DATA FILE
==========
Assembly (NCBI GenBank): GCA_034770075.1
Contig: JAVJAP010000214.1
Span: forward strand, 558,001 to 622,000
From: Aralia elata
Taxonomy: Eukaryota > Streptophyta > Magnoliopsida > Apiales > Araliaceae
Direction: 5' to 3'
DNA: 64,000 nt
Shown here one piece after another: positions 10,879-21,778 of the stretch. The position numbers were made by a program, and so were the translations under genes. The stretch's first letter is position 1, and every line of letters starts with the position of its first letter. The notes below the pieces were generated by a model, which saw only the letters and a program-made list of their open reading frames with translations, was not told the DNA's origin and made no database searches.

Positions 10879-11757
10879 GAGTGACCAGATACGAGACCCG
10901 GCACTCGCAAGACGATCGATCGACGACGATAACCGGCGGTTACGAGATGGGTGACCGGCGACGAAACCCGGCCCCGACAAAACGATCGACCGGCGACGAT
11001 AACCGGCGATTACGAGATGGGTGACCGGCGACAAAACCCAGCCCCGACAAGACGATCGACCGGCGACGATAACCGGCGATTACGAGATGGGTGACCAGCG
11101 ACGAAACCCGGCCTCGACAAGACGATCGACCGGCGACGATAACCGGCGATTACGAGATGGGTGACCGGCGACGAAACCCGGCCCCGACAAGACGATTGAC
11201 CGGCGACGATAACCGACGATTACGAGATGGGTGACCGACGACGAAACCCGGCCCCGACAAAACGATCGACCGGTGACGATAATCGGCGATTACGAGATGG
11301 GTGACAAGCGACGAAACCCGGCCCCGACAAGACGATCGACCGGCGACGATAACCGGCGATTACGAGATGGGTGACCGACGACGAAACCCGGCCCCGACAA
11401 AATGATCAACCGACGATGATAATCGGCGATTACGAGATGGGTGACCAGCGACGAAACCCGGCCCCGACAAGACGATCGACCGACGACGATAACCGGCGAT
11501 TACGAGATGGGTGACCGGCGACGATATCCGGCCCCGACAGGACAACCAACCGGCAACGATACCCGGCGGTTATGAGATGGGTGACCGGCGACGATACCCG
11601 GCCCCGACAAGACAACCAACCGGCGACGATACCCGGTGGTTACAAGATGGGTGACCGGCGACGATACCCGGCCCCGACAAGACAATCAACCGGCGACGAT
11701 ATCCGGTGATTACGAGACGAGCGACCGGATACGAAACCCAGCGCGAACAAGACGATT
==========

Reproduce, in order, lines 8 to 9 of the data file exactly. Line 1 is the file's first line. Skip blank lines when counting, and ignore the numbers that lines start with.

Shown here one piece after another: positions 10,879-21,778 of the stretch. The position numbers were made by a program, and so were the translations under genes. The stretch's first letter is position 1, and every line of letters starts with the position of its first letter. The notes below the pieces were generated by a model, which saw only the letters and a program-made list of their open reading frames with translations, was not told the DNA's origin and made no database searches.

Positions 10879-11757